ACA – Affordable Care Act – The health care reform law was enacted in March 2010. The first part (The Patient Protection and Affordable Care Act, or PPACA) was signed into law on March 23, 2010. The second part (the Health Care and Education Reconciliation Act) was passed on March 30, 2010. Both parts together are called the ‘Affordable Care Act’ (ACA).
EHB – Essential Health Benefits –10 benefit categories that must be covered by certain plans:
Ambulatory patient services
Rehabilitative and habilitative services and devices
Maternity and newborn care
Preventive and wellness services and chronic disease management
Mental health and substance use disorder services, including behavioral health treatment
Pediatric services, including oral and vision care
For a plan to be sold in the Exchange, or to be Exchange-certified, it must cover these 10 categories. Also, for the most part, plans cannot impose lifetime maximums (aka lifetime limits) on these services.
EHB–Compliant Pediatric Dental Benefits– Under the Affordable Care Act (ACA), pediatric dental benefits must be covered as an Essential Health Benefit (EHB) at one of two benefit levels (determined actuarially). These benefits are certified as Pediatric EHB-compliant plans by the Kentucky Department of Insurance. In Kentucky, they are for covered subscribers or dependents under age 21. There is no annual or lifetime maximum benefit and there is an annual maximum limit on how much out-of-pocket the member pays each year.
Health Plan Benefit Level Categories – The level—Bronze, Silver, Gold, or Platinum—given to each plan in the Exchange to describe what percentage of benefits the insurance will pay. Standalone Dental Plans will only have two levels, Low and High. The higher the plan level, the more expenses it will cover, and the more it may cost in premium.
FFM (Federally Facilitated Marketplace) – A transparent and competitive health insurance marketplace where individuals and small businesses can buy (qualified) insurance plans. All plans must meet certain benefits and cost standards, and you’ll be easily able to compare one to the other. Also referred to as kynect.
Medically-Necessary – Services needed to prevent, diagnose, or treat an illness, injury, condition, disease or its symptoms, and that meet accepted standards of medicine. (U.S. Centers for Medicare and Medicaid Services at HealthCare.gov)
OOP – Out-of-Pocket Limit – The most you will pay during a policy period (usually a year) for Essential Health Benefits received from an in-network provider before your insurance starts paying 100% of the allowed amount. This limit doesn’t include your premium, balance-billed charges, or care you receive that’s not covered by your insurance.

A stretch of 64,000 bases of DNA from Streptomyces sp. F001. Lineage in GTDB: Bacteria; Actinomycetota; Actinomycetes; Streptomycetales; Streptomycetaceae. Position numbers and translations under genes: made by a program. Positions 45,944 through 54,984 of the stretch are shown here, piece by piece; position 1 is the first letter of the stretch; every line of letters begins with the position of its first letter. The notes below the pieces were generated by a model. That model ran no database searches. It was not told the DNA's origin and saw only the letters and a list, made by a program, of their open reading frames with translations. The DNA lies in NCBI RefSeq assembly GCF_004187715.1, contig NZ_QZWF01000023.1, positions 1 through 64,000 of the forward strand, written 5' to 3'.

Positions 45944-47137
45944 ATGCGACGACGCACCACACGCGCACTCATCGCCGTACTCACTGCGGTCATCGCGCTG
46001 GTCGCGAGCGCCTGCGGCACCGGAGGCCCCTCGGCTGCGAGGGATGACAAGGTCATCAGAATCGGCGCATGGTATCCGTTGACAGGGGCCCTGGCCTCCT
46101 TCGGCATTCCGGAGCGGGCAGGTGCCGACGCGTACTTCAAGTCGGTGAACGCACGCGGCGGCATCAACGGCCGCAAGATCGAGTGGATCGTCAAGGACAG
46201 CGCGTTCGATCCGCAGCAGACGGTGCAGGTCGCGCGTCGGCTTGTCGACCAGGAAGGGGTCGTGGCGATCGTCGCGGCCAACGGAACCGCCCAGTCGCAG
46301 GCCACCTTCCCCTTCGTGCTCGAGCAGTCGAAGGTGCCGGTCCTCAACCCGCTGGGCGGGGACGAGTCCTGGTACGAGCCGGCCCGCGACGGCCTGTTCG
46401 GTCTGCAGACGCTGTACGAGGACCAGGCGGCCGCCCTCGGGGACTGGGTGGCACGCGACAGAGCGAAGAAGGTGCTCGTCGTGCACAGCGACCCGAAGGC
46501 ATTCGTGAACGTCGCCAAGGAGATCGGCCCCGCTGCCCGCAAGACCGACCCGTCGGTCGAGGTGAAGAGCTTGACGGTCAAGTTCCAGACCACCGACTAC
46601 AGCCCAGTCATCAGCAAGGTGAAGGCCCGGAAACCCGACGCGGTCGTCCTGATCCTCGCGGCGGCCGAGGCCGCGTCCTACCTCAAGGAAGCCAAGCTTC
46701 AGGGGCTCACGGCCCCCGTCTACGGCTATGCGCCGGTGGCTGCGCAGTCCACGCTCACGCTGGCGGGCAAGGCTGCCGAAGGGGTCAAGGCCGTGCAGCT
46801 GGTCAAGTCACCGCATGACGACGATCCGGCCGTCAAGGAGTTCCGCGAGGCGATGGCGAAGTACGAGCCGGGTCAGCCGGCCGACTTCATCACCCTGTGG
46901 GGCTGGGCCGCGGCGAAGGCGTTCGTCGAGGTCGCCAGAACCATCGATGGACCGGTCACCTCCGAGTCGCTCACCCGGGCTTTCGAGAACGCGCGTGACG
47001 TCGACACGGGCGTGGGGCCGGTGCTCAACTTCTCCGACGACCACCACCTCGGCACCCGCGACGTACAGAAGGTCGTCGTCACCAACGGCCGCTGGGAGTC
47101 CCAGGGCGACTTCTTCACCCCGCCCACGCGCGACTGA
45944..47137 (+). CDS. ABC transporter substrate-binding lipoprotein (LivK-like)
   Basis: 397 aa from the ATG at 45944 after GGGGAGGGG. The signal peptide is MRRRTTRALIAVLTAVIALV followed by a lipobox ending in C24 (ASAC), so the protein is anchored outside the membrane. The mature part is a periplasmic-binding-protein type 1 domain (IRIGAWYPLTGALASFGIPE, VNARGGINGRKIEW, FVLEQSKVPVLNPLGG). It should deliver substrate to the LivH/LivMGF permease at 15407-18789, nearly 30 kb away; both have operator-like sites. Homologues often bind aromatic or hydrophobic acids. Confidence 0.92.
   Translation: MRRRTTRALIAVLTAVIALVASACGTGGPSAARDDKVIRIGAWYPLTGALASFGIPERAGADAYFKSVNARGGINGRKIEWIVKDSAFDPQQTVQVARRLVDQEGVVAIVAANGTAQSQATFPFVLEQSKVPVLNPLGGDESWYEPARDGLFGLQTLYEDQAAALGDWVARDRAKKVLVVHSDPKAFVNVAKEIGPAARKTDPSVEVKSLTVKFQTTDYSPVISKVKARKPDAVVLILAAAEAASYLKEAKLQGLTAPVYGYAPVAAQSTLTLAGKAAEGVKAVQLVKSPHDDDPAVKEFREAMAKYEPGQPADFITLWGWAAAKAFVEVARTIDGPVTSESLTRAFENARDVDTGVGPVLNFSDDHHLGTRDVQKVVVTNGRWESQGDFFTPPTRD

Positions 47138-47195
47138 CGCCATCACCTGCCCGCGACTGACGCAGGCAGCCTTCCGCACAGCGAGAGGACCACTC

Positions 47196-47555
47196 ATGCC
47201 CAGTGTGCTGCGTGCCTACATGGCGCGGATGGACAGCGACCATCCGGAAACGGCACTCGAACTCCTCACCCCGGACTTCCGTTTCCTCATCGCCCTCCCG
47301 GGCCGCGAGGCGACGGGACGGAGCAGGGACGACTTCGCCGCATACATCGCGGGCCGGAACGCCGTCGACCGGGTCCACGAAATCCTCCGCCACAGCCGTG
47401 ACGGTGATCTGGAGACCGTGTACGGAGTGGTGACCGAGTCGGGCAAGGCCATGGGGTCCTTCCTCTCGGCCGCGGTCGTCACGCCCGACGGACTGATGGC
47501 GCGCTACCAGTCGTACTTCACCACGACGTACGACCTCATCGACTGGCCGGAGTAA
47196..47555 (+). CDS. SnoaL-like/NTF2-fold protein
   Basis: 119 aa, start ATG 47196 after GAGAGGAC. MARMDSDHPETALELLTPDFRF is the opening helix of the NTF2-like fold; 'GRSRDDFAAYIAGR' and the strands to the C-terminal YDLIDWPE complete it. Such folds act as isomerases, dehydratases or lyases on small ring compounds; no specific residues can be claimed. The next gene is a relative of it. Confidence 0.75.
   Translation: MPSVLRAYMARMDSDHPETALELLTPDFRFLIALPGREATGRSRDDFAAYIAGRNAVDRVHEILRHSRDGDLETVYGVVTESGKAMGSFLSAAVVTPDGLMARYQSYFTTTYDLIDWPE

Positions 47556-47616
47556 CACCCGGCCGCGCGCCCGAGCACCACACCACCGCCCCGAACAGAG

Premium Tax Credit – A new tax credit provided by the ACA intended to help those with earnings less than 400% of the poverty level afford coverage purchased through the Exchange. These credits can be received in advance to help pay for coverage.
Qualified Individual – A person who:
Lives in an Exchange’s service area
Is a U.S. citizen or national OR is a non-citizen who is lawfully present in the U.S. for the entire period for which enrollment is sought
Is not incarcerated
QHP – Qualified Health Plan – A plan that is allowed to offer products in the Exchange. It must:
Be offered by a company that is licensed by the state and in good standing
Cover Essential Health Benefits
For dental, offer at least one plan at the “low” level and one at the “high” level of cost-sharing
Follow limits on cost-sharing (like deductibles, copayments, and out-of-pocket maximums)
Agree to charge the same premium whether offered inside or outside the Marketplace
SHOP – Small Business Health Options program – The government Exchange for small businesses and their employees.
Standalone Dental Plan – Dental insurance plans that are offered and purchased separately from other health coverage.
Don’t see what you’re looking for?
Click here to see more definitions about healthcare reform
M–R (Malocclusion—Root Canal Therapy)
S–Z (Scaling—Waiting Period)
Disclaimer: This information is not intended to serve as legal advice and only constitutes Delta Dental of Kentucky’s opinion on this subject. Please consult your attorney and/or accountant for more information about how the ACA may impact you or your business.